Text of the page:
#UCRiverside Experts Discuss Twitter’s Impact

March 21 is 10th anniversary of founding of social media network

UCR logoRIVERSIDE, Calif. – #UCRiverside experts examine Twitter’s impact on social movements, sales, relationships, teaching. Global network’s 10th anniversary 3-21.

A decade ago the idea that digital messages of 140 characters would change societies around the world was unfathomable. Today, more than 300 million users – including astronauts in the International Space Station – tweet about everything from social relationships and restaurant reviews to major news events and classroom quizzes.

March 21 marks the 10th anniversary of the founding of the social media network, which made its public debut four months later, on July 15. These scholars at the University of California, Riverside are available to discuss Twitter’s impact on social relationships and personal identity, brand identity and retail sales, its use as a teaching tool, and a project to analyze tweets that fuel social movements such as Black Lives Matter.

Bergis Jules, university and political papers archivist
(951) 827-3254
bergis.jules@ucr.edu

Bergis Jules is working with two other institutions to develop an application called DocNow, which responds to the public’s use of social media for chronicling historically significant events. It is a cloud-ready, open-source application that will collect tweets and their associated metadata and Web content.

“Twitter has emerged as one of the most important tools used by activists to amplify their messages as a way to reach a wider audience,” Jules says. “The Black Lives Matter movement is a great example of this. It’s a movement that started with a small spark in the aftermath of George Zimmerman’s acquittal in 2013 for killing Trayvon Martin, and then ballooned in popularity after Michael Brown’s killing in Ferguson, Missouri, in August 2014.

“That growth and the story of the emergence of the movement can be tracked through Twitter. While it’s not the sole reason the movement exists today, it’s clear that the movement would not have grown as rapidly as it did nor be as effective as it currently is, if it wasn’t for Twitter. The activists also agree with this. I think the real time nature of the platform and the succinct character of a tweet are part of the attractiveness of Twitter for activists who want to quickly share information, and also for the public who want to consume and engage with information in as unmediated a way as possible. No matter what the future holds for the platform or the company, they have occupied an important place in the modern history of social movements in the United States.”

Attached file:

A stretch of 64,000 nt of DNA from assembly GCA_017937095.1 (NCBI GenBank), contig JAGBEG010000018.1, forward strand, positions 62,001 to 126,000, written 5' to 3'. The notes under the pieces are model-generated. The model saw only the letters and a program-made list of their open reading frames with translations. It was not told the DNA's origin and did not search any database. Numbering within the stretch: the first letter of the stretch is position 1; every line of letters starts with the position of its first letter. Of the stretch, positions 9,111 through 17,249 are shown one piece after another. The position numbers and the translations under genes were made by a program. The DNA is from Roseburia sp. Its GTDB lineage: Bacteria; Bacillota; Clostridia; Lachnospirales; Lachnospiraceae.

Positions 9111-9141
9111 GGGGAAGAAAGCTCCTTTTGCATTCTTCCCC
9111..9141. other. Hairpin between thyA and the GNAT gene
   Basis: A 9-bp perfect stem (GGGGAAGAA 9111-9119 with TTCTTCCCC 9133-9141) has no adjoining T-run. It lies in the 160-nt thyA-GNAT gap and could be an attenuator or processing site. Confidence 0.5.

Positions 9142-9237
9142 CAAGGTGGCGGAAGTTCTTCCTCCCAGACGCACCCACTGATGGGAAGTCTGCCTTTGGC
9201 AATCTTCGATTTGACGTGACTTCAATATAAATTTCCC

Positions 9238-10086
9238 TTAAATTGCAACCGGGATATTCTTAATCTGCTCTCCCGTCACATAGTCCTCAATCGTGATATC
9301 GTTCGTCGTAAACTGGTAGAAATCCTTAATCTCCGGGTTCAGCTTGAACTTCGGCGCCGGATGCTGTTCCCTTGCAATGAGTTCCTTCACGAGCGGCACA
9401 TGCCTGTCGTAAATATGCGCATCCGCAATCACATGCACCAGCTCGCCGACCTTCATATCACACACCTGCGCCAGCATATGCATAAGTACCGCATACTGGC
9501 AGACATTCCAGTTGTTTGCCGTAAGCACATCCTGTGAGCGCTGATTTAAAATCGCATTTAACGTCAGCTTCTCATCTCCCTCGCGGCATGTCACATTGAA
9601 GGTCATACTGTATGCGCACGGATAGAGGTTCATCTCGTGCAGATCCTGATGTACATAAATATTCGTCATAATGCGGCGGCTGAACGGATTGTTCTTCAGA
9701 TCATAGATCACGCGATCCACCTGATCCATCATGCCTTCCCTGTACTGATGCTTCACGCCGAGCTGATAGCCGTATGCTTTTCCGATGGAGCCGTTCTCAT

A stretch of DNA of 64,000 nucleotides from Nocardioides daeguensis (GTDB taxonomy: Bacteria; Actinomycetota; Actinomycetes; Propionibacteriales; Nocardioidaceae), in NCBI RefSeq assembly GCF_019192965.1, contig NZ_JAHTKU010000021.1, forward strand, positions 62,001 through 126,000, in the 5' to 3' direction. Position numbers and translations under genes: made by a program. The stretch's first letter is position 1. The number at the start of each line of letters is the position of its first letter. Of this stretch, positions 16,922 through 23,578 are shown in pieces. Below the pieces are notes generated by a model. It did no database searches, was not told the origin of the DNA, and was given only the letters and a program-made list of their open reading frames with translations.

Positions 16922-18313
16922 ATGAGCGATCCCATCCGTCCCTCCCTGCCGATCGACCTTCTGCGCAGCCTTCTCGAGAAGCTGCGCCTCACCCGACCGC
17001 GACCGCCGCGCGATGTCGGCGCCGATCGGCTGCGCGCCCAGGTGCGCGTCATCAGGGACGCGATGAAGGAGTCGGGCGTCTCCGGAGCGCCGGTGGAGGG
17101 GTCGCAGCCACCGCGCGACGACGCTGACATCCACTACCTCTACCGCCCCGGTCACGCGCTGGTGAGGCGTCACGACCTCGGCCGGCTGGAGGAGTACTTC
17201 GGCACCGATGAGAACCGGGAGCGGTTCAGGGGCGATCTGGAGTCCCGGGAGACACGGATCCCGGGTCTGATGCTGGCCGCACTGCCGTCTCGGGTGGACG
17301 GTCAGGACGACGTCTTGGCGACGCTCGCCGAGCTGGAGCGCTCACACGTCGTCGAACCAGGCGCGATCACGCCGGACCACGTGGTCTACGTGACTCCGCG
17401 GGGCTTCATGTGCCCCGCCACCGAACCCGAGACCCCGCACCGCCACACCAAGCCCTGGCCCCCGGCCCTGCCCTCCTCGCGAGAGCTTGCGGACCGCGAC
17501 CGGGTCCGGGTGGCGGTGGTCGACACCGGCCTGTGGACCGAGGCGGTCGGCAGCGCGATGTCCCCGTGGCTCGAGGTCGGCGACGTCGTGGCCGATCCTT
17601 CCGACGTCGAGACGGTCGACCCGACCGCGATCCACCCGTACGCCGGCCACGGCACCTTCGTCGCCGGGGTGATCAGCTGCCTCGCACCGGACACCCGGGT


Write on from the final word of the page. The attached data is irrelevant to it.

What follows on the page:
Matthew W. King, assistant professor of religious studies
matthew.king@ucr.edu
(951) 827-7971

King uses Twitter as a writing platform in some of his undergraduate courses. Students tweet responses to readings before each class, organized by hashtag. King says the teaching strategy is threefold:

  • Condensing a response to a complex reading into a tweet demands a higher level of clarity and precision than a longer format, such as a traditional essay.
  • Using Twitter brings student encounters with academic conversations onto a global stage. “For example, tweets by first-year students reflecting on Freud and Islam were recently re-tweeted by the British Library and some prominent scholars of Islamic history in Europe to tens of thousands of their followers. In addition, many of the current scholars whose work I assign are on Twitter, and so I give extra credit to students who tweet to the authors they have read with their questions and response. This can be very thrilling, but more importantly, it is empowering for undergrads to know they do have very legitimate things to say back to those driving our fields in the humanities and the social sciences.”
  • Most basically, King says, receiving tweets from students as they read assigned texts before he lectures allows him to identify areas of interest and/or problems that can then direct his lectures and, “before we meet in person, provide a great ‘face-to-face’ space where I can debate my students on their evolving understanding of course material.”